The Puerto Rican debt crisis is a complex web with many different threads. Any solution to the crisis will involve ripples that will leave winners and losers everywhere. These ripples will be felt for cities like Detroit, Michigan; San Bernardino, California; Stockton, California; and other municipalities. It will ripple to the states whose fiscal conditions are worst: Illinois; New Jersey; Massachusetts; Connecticut; and New York.
Politicians know the best place to raise revenue is from individuals who will not express their anger at the ballot box. They raise it from dead people with confiscatory estate taxes, from corporations with tax rates that drive corporations to other countries, and from the young and unborn with government debt. None of these are able to raise enough of a cry to keep the hands of the state out of their pockets. While all of these taxpayers deserve protection from the state, it is the young and the unborn that I speak for in this article.
Looking back in history to the days of indentured servitude and slavery, one of the differences between an indentured servant and a slave was that the children of the indentured servant were born free. The children of the slave were not. Parents, whether indentured or not, had no right to force their children to labor to pay their debts. Like slavery, indentured servitude is a bad system and we have laws to prevent it. But with public debt, creditors can and do lay claim to present and future taxes. Our labor and our children’s labor that pays today’s and future taxes is the collateral – the sweat and payment of public debts we have incurred. It is not right to pledge our children’s labor and wealth to our – their parents’ – private debts. It is equally not right to pledge our children’s labor and wealth to public debts.
Our founding fathers recognized that it is wrong to burden our children with public debt.
“Avoid occasions of expense. . . and avoid likewise the accumulation of debt not only by shunning occasions of expense but by vigorous exertions to discharge the debts, not throwing upon posterity the burden which we ourselves ought to bear.” – George Washington
“The principle of spending money to be paid by posterity, under the name of funding, is but swindling futurity on a large scale.” – Thomas Jefferson
This is an idea that deserves rebirth.
For an individual, bankruptcy laws are in place to allow a person or a company to start over. It puts the responsibility on the creditor to be sure that the debtor can actually pay his debt before lending the debtor money. The debtor also has responsibility to be in a position to pay his debt before borrowing the money. But there is currently no provision in U.S. law for Puerto Rico to declare bankruptcy. There has to be a change in federal law for Puerto Rican bankruptcy proceedings to occur. This does not make much difference. Puerto Rico does not have the money to make the payments that are due on the debt.
Puerto Rico’s creditors are insisting that they get paid in full. Puerto Rico insists that it does not have the money to make the payments. Let’s take a quick look at the responsibility. In America’s 50 states the average ratio of state debt to personal income is a little over 3%. Moody’s, a debt ratings agency, puts Puerto Rico’s tax-supported debt at an eye-watering level of nearly 90%. It seems that both sides – the creditors and Puerto Rico – have been irresponsible. If there ever was a case for bankruptcy, this is it. Creditors are trying to squeeze a bathtub of water out of a kitchen sponge. It will not happen. The creditors will only be paid in full if the U.S. Government decides to cover the debt.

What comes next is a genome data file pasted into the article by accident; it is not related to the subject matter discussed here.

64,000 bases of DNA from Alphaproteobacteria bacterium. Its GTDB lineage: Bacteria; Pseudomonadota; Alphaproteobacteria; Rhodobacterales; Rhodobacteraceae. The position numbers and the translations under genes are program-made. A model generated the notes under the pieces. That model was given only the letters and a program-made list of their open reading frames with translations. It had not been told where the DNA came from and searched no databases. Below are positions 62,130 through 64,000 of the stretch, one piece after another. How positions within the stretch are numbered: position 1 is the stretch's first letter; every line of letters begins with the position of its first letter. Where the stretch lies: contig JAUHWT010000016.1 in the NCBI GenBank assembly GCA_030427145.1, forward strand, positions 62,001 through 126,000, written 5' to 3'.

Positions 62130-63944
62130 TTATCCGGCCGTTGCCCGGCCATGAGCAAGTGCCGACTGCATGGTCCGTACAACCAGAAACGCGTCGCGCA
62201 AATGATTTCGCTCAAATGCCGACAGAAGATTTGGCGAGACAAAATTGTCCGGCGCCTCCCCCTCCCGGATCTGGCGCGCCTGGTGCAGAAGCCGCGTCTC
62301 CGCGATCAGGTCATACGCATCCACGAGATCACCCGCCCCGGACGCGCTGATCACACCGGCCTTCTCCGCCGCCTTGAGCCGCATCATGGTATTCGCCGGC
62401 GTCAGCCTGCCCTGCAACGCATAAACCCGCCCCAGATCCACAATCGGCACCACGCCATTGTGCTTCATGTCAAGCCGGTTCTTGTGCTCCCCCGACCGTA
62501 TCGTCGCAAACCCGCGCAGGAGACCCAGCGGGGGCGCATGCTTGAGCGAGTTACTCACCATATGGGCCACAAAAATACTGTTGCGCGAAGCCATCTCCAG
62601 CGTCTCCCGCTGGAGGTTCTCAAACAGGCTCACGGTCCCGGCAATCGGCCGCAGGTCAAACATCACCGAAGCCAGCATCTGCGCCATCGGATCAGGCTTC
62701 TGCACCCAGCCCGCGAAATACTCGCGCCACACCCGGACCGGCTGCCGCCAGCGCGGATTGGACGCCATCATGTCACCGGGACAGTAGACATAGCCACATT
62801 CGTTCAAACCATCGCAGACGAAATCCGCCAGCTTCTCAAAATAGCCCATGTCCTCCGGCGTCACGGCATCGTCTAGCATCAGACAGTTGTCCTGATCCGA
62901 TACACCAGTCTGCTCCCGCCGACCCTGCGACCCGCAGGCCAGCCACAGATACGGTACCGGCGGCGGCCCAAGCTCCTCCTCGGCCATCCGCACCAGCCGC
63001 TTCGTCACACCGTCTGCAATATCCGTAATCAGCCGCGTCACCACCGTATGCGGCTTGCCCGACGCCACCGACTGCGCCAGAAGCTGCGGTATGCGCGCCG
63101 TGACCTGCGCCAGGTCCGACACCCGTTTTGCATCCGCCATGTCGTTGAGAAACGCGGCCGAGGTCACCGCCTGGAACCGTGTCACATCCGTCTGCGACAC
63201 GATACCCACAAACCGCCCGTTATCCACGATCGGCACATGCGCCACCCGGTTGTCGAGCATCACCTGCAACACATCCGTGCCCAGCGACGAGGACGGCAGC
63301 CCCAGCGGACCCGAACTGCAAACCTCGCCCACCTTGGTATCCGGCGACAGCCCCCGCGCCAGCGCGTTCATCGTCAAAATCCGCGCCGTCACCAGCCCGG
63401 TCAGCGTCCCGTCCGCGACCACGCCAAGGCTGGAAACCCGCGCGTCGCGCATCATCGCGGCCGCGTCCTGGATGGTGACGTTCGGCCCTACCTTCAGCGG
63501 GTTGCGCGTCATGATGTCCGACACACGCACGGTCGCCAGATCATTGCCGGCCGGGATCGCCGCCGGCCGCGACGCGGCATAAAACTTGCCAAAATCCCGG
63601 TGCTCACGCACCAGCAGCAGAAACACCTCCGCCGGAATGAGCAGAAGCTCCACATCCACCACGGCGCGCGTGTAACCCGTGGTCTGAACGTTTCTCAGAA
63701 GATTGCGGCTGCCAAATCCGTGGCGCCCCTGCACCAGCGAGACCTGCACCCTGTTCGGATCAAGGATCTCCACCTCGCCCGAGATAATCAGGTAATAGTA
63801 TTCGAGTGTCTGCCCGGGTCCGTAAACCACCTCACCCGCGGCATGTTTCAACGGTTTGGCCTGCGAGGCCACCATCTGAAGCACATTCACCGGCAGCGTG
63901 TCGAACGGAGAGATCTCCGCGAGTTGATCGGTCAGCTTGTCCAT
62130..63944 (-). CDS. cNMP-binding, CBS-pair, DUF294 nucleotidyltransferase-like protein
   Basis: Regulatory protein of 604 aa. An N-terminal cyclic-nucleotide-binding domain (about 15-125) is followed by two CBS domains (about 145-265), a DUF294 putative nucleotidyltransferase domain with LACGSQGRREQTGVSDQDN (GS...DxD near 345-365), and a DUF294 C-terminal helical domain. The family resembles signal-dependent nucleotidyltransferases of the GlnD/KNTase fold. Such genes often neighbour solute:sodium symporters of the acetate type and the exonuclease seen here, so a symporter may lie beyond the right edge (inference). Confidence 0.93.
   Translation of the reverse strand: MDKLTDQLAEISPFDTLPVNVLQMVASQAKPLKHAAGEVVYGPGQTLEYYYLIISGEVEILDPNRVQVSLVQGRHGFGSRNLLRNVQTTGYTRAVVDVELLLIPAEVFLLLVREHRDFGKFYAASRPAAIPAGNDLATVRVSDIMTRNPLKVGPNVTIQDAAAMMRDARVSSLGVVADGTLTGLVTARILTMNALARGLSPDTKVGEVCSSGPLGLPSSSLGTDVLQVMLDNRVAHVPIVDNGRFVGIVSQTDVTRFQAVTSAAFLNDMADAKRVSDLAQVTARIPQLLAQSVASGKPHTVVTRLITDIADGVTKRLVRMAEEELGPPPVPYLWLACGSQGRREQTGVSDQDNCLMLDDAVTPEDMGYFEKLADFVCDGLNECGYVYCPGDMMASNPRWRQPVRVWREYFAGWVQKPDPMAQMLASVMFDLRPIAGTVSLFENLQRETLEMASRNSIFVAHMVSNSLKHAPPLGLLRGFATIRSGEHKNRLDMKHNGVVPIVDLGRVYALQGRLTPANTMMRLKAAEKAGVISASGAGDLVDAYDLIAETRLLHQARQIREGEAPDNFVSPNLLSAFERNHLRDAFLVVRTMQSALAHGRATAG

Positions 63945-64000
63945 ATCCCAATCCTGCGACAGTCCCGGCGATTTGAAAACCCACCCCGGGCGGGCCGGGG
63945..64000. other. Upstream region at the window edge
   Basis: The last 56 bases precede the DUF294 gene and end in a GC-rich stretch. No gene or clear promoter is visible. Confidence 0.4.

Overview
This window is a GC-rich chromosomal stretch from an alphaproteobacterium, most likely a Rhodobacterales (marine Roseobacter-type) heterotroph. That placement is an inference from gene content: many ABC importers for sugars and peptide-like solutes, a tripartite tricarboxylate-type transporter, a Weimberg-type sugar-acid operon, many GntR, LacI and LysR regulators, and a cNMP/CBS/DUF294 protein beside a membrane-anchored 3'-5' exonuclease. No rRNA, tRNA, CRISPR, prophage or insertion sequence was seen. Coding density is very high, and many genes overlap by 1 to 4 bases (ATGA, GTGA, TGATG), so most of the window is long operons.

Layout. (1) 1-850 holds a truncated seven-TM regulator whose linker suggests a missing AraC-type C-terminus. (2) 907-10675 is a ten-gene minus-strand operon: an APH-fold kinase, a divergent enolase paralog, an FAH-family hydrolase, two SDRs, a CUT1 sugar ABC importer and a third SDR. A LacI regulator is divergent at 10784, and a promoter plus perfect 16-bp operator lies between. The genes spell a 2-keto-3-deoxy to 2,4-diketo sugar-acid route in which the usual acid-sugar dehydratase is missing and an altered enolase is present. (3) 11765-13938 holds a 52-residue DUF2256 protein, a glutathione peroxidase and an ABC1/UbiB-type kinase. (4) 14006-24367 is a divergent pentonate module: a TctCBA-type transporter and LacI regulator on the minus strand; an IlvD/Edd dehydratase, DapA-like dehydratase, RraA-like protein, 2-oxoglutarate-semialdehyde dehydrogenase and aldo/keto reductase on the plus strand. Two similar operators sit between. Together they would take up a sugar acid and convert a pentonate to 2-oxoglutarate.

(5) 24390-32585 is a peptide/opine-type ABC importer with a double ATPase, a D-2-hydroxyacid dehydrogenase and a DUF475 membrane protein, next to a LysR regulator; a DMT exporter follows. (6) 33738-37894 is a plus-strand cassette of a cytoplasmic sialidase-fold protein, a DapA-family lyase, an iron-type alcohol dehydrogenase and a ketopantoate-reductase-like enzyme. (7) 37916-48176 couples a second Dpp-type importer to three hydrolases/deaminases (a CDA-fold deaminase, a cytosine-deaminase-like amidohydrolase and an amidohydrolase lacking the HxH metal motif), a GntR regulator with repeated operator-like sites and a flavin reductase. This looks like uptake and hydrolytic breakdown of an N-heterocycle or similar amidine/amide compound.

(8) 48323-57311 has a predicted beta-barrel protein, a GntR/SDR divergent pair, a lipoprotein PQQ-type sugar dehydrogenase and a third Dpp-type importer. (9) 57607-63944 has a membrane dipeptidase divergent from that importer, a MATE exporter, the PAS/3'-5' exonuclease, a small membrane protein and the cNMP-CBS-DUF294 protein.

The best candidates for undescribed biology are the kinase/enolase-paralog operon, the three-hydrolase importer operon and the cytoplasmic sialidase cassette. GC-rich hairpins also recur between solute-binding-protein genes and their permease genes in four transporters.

That would be wrong. It is wrong to burden the taxpayers for any part of the country that is not fiscally responsible. People in Kansas have no say about how much debt another state, territory or municipality incurs. Why should they have to pay any part of another state’s debt? It would set a very bad precedent. Illinois, New Jersey, Massachusetts, Connecticut and New York would have no incentive to curb spending and keep from declaring bankruptcy with the expectation that the federal government would cover them. The consequences belong to the responsible parties: the creditors and Puerto Rico.
Without a white knight, reality will eventually set in for both parties. The creditors will take a haircut for ignoring their responsibility to be sure that Puerto Rico was credit-worthy before lending them money. Puerto Rico will still owe money after the bankruptcy proceedings. Creditors will not lend Puerto Rico any more money. Puerto Rico will have to learn to live within their means. These lessons have to be relearned by debtors and creditors. These lessons are good things. If the Federal Government instead took the role of a white knight, it would just enable bad behavior.
The innocents in the Puerto Rican debt fiasco are the current and future children of Puerto Rico and of the rest of the U.S. that did not lend money to Puerto Rico. They will only be protected if there is no enabler. They will only be protected if Puerto Rico is allowed to go into bankruptcy. They will only be protected if Puerto Rico finds a fiscally sustainable path. Our best chance is in bankruptcy court. This decision will have ripples throughout the U.S. economy.
Let the bankruptcy proceedings begin.
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Footnote from Ed: When Jeff suggested that I submit an article on the Puerto Rican debt crisis, maybe I misunderstood, but it seemed that he felt Puerto Rico’s feet should be held to the fire. I have always felt that we should never agree on everything because we should think for ourselves. I look forward to a rebuttal.